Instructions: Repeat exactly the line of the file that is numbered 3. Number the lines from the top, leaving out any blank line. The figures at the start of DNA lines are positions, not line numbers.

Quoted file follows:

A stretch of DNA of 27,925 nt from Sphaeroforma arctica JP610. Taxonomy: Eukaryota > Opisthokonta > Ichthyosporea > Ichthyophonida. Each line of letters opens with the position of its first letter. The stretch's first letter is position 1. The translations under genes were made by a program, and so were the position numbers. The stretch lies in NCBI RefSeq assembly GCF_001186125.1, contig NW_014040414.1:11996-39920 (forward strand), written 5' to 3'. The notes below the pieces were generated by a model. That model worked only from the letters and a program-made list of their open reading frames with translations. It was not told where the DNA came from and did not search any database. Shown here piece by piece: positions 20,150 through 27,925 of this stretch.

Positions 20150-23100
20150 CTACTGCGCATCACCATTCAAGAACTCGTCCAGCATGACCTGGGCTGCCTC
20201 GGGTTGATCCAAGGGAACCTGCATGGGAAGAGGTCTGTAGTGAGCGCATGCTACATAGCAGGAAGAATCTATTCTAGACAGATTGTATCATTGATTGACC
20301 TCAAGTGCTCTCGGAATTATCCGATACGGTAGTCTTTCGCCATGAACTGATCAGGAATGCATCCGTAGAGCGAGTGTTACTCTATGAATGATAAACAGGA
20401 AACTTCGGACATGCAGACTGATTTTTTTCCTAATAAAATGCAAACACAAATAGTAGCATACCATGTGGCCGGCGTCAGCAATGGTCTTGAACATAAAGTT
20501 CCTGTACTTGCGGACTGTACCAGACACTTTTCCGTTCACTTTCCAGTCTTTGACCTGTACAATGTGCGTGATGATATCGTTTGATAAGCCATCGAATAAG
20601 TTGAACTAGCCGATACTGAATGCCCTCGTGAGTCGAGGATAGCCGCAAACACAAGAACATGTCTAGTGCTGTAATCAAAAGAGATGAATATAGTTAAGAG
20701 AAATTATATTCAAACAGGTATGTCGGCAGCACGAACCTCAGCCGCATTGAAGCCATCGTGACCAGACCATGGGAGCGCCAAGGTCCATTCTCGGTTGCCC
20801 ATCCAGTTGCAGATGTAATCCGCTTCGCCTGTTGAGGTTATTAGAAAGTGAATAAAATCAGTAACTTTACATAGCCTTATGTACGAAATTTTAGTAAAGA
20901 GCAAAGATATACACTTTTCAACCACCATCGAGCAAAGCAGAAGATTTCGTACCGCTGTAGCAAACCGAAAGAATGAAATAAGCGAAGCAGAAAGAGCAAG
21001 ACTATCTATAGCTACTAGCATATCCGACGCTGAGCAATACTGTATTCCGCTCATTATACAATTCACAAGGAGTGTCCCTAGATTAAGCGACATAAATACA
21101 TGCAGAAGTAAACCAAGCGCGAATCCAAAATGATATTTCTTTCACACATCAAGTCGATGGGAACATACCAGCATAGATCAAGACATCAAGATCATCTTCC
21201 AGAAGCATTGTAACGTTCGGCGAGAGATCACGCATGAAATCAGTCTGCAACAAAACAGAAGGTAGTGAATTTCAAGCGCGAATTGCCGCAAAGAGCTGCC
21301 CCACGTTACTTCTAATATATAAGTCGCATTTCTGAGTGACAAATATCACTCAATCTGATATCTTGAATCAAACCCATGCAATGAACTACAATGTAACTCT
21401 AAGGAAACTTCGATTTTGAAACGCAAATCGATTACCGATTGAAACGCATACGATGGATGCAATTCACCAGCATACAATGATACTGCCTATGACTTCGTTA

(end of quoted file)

20150 CTACTGCGCATCACCATTCAAGAACTCGTCCAGCATGACCTGGGCTGCCTC